Hit and run accidents in California are numerous. According to the California Office of Traffic Safety in 2012, fatal or injury causing hit and run accidents occurred at least 611 times in San Bernardino County. There were 564 fatal or injury causing hit and run accidents in Riverside County for that same year. Los Angeles County witnessed a staggering 5,979 fatal or injury causing accidents in 2012. In these three counties alone the lives of thousands of individuals and families were disrupted, destroyed or ended by hit and run drivers.
While these accidents are often not preventable, there are ways to prepare yourself in the event of a hit and run driver. Preparation starts with purchasing a sound auto insurance policy that includes uninsured motorist coverage. These insurance policies do not have to be expensive, yet they are one of the few types of insurance you can purchase to help protect you and your passengers from injuries caused in vehicle accidents by the wrongful acts of uninsured drivers who flee an accident scene.
Scenarios Where Your Uninsured Motorist Coverage Can Be Applied Under California Law
In a hit and run accident case, there are several issues to consider as to whether an injury victim will need to use his or her uninsured motorist insurance coverage. Here are some of the issues to consider in deciding from where your insurance protection will come following a hit and run driver.
If the At-Fault Driver Is Located, but Has No Insurance Coverage
First, under the circumstances where a license number and vehicle description leads authorities to the fleeing driver and/or vehicle, then an injured person can make a claim against the insurance coverage provided to the hit and run driver. However, there are exceptions to this general statement. Many times, hit and run drivers are fleeing the scene because they are driving a stolen vehicle or they are driving without a license or insurance coverage, or they are severely intoxicated.
If a person flees the accident because they are driving a stolen vehicle, the insurance coverage normally afforded to the rightful owner of the car will not pay for the injuries or damage caused by the car thief. These acts are excluded under the insurance policy and are thus caused by an uninsured motorist. As a result, even if there was insurance coverage for the vehicle, the car is actually deemed uninsured for purposes of making a claim against that insurance carrier.
Obviously, if the hit and run driver does not have insurance coverage, there will be no insurance coverage available for any injury victim from the at fault driver. Under any circumstance where there is no insurance coverage or not enough insurance, an injury victim can turn to his or her uninsured motorist coverage as a possible source of recovery, if such coverage was purchased before the accident.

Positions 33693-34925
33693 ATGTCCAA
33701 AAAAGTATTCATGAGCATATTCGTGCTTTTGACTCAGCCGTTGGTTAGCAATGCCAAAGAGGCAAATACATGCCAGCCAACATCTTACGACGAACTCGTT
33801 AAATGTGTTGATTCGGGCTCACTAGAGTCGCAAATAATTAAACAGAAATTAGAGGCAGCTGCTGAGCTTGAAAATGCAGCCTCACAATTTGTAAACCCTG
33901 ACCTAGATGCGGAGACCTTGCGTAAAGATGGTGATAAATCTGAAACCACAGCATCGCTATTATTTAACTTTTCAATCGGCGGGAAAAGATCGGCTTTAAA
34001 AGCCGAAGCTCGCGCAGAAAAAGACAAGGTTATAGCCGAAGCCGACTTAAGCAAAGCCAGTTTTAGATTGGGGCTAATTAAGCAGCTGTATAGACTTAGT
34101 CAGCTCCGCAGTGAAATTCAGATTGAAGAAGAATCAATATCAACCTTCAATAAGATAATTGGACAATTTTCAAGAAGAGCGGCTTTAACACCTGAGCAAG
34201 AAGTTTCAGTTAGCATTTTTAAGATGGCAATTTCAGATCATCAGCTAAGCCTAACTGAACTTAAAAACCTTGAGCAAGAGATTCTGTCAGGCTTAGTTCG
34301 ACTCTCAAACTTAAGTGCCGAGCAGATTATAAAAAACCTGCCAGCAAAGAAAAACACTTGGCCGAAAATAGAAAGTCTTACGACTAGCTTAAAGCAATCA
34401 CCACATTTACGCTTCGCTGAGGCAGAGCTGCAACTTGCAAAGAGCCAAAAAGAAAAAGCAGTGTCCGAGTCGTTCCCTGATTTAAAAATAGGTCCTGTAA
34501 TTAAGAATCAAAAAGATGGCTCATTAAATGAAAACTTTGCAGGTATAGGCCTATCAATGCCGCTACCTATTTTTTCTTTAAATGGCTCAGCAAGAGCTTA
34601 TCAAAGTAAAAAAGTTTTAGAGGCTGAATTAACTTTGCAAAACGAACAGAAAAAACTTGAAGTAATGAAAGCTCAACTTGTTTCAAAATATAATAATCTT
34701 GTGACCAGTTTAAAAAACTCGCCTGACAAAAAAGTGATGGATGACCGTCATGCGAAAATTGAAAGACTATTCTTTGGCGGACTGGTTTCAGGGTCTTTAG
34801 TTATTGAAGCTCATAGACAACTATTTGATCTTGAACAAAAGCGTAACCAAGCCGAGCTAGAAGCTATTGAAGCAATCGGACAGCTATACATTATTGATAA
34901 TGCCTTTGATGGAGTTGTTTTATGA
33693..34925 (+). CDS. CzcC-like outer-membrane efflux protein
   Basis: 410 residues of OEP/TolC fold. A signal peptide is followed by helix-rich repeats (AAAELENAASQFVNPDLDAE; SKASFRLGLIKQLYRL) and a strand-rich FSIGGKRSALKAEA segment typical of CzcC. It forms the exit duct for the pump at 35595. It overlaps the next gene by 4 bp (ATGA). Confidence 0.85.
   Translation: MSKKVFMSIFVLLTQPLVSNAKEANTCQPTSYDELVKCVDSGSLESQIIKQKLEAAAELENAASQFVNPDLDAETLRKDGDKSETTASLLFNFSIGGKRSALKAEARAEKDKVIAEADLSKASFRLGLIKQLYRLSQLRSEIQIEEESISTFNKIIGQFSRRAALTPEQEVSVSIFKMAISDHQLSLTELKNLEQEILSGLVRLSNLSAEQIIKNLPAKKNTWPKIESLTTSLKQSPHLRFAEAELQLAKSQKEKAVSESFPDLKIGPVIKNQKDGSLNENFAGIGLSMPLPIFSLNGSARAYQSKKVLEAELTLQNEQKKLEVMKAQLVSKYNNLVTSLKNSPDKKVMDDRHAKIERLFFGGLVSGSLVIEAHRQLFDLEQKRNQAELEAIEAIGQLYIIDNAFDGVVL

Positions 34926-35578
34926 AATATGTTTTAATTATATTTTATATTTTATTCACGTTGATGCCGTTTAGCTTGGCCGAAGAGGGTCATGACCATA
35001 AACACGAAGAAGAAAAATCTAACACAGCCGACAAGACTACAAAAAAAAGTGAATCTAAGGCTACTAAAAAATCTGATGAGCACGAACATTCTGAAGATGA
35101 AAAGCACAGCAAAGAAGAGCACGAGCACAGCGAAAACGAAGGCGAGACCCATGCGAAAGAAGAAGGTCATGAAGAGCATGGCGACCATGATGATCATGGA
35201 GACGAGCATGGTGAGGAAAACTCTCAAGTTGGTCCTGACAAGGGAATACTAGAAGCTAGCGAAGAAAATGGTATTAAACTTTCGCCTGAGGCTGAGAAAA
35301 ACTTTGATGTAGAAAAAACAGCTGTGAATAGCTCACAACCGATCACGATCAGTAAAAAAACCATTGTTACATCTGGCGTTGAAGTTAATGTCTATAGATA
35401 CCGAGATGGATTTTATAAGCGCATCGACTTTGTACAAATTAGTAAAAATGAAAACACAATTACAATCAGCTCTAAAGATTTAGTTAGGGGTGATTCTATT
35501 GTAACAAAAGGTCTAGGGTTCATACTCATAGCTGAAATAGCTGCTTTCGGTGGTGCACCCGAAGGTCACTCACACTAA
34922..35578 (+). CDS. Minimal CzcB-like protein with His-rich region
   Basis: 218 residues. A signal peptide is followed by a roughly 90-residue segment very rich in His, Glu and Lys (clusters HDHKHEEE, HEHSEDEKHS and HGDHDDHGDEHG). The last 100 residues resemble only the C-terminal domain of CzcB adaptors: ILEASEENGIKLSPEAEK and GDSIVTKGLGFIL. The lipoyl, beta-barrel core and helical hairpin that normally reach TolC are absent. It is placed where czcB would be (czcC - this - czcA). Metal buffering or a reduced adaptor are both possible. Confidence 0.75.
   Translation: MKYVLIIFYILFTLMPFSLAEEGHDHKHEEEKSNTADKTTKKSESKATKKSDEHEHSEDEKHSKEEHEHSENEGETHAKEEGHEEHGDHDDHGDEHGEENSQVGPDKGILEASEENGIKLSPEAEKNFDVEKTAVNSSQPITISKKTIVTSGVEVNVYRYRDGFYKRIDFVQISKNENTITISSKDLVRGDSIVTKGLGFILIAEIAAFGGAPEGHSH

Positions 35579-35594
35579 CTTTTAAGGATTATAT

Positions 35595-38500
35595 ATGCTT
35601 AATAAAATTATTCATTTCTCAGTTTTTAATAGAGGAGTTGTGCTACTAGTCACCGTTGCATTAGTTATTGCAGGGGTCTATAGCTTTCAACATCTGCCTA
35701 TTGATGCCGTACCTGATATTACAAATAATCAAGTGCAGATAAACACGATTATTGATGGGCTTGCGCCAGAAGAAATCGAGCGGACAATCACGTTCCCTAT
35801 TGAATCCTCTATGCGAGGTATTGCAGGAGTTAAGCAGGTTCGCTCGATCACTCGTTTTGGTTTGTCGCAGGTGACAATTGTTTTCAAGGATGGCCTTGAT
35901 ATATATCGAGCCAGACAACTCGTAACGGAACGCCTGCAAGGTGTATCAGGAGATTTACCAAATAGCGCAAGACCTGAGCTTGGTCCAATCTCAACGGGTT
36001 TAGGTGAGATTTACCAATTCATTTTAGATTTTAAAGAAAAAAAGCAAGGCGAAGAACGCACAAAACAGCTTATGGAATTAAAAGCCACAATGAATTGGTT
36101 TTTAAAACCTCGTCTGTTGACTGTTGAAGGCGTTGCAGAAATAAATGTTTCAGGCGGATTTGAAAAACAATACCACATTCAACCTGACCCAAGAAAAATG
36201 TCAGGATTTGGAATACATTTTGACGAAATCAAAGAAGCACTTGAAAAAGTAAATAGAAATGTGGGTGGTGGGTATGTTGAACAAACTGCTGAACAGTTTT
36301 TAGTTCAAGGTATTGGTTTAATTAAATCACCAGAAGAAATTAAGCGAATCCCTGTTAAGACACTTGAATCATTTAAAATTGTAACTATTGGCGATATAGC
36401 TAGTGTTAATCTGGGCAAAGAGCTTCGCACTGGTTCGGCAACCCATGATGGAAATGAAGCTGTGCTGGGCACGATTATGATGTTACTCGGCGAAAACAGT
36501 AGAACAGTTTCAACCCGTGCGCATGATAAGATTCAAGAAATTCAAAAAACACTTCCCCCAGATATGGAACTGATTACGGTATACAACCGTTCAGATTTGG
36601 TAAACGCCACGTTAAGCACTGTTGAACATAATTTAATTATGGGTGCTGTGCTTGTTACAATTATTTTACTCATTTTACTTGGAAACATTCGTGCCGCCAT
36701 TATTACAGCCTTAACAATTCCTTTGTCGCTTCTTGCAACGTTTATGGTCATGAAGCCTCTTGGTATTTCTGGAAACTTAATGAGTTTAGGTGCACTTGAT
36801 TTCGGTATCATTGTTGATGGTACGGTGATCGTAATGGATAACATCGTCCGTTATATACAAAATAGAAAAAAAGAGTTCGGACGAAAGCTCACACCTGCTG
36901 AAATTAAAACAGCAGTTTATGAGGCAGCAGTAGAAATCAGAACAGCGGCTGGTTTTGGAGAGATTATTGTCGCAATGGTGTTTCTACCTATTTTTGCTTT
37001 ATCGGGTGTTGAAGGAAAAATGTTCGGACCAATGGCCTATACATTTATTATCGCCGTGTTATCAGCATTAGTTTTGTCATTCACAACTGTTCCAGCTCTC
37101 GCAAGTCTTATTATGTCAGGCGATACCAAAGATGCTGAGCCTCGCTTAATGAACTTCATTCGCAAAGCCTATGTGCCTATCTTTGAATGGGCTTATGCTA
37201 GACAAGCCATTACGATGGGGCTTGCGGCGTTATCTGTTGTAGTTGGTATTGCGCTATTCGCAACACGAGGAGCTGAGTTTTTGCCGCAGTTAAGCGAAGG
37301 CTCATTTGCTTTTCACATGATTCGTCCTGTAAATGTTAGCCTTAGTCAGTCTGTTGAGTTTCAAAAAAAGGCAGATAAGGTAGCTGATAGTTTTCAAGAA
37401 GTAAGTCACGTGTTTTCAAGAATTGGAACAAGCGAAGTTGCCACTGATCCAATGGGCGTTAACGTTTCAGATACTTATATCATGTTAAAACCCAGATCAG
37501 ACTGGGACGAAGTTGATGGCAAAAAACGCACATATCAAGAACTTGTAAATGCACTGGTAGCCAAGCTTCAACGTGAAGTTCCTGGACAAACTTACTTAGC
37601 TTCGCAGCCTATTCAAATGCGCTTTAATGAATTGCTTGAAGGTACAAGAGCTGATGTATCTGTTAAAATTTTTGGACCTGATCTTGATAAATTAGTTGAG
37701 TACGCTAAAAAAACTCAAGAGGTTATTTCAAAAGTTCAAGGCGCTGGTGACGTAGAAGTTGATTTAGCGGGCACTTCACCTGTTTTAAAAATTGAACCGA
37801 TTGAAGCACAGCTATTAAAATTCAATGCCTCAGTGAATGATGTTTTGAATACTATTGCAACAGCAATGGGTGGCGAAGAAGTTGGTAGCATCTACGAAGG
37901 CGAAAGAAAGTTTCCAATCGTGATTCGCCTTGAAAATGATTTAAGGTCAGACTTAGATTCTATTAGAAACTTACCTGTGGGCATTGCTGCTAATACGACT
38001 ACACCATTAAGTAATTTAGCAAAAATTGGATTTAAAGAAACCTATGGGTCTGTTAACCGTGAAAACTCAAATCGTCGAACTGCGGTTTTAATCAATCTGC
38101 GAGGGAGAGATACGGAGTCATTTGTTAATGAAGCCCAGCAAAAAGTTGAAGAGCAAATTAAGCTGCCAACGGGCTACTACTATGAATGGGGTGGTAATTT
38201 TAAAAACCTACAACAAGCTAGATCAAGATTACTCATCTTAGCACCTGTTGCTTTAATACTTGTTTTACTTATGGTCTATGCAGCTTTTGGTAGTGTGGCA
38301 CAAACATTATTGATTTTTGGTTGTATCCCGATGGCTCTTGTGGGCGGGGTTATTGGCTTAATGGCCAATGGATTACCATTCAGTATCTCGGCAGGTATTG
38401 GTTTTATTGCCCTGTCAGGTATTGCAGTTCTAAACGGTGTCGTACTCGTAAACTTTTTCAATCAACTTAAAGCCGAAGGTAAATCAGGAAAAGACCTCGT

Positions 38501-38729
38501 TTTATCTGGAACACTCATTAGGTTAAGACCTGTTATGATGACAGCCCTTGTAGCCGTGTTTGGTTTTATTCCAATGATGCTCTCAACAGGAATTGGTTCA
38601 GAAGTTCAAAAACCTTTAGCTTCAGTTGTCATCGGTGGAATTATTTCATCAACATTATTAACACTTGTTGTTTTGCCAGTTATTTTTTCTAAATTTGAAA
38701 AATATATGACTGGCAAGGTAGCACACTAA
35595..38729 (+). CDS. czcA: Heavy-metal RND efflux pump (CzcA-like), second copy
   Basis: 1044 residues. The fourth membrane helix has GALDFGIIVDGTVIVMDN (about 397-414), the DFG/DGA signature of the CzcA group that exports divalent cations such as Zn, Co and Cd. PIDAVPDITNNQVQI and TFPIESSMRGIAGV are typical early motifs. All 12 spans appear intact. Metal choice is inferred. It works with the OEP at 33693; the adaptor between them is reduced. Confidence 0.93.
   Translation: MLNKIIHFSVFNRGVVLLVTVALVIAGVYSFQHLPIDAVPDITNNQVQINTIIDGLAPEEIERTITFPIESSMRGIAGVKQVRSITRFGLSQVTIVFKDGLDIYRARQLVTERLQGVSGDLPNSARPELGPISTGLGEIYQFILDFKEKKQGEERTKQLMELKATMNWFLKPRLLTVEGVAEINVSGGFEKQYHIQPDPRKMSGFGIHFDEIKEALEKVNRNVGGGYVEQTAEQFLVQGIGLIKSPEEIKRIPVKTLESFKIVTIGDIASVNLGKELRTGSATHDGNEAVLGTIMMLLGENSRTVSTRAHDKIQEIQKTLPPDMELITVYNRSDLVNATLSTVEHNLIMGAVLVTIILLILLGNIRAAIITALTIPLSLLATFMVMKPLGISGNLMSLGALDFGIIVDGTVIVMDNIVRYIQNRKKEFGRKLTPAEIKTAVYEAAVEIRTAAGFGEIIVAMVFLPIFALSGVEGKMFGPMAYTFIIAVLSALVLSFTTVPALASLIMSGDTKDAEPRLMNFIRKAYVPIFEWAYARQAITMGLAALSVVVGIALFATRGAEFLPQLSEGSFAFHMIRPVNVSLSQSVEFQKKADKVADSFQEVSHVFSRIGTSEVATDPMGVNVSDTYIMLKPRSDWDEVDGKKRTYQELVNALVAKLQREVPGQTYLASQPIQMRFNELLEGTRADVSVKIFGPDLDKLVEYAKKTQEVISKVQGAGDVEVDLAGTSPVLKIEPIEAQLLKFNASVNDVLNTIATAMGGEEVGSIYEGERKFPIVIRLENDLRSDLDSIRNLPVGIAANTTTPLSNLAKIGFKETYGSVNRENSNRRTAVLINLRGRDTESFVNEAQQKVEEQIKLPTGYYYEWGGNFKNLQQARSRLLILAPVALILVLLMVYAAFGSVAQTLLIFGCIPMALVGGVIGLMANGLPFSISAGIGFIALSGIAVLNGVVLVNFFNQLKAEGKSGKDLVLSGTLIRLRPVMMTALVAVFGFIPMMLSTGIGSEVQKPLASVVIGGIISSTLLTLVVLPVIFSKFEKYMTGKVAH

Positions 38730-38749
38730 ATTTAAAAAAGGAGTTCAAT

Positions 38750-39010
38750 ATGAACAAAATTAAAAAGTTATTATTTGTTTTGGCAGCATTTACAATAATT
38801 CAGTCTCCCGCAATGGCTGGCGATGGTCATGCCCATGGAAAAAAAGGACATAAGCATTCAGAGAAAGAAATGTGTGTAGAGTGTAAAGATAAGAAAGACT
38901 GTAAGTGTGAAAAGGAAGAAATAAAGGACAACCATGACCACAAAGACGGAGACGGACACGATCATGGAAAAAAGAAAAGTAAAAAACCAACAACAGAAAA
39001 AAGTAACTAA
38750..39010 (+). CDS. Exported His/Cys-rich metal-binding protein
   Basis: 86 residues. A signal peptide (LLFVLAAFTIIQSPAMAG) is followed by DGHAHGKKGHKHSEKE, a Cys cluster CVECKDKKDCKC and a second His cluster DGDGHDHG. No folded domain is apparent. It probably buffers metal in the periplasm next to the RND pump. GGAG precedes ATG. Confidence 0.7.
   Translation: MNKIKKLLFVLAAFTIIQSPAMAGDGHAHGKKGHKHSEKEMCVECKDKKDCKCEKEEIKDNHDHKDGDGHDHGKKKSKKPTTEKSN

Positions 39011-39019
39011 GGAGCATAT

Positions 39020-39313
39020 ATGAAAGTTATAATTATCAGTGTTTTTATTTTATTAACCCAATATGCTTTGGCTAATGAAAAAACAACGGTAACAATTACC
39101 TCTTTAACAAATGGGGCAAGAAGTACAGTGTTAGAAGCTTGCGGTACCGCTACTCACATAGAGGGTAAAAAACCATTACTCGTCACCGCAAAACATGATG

If the At-Fault Driver Can’t Be Located
A second scenario following a hit and run accident is where the hit and run driver cannot be found following the accident, or the vehicle which caused the accident is uninsured. In this scenario, a hit and run accident victim can possibly turn to recover against his/her uninsured motorist coverage, assuming uninsured motorist coverage was purchased in advance of the accident.
To trigger uninsured motorist coverage for a hit and run accident, there are generally two prerequisites. First, the person who caused the accident must be uninsured, or they cannot otherwise be found following the accident. Second, there must be actual contact between the two vehicles thereby causing the accident and injury.
This is generally a written requirement of any uninsured motorist policy. For example, if two vehicles collide and the at fault car speeds away unidentified, uninsured motorist coverage would apply. However, if these same two vehicles come close to contacting, but actually do not, yet the injury victim loses control of the car and crashes in reaction to the impending collision, uninsured motorist coverage is generally denied. (The insurance company rules basically indicate that it is better to be hit and crash then avoid the initial impact and thereafter crash. It makes no sense to me, but that is the insurance companies’ general rules.) The injuries may be identical in both accidents, but the outcome is far different in terms of insurance coverage.
The are other issues which may also come into play where compensation can be sought following an accident, however, those issues are beyond the scope of this article. If anything should be learned from reading this article, it should be this: Purchase as much uninsured motorist coverage as you can financially afford and is practical for you and your family. This is the only way to make sure you have the right insurance coverage when you need it following a serious hit and run accident.
If You Suffered a Hit and Run Accident, Our Lawyers Are Here to Help
If you have been involved in an accident with a hit and run driver, or any other type of accident, call the Inland Empire Law Group to obtain excellent representation in the complexities of making a proper injury claim. Call now for a no cost initial consultation and evaluation (909) 481-0100.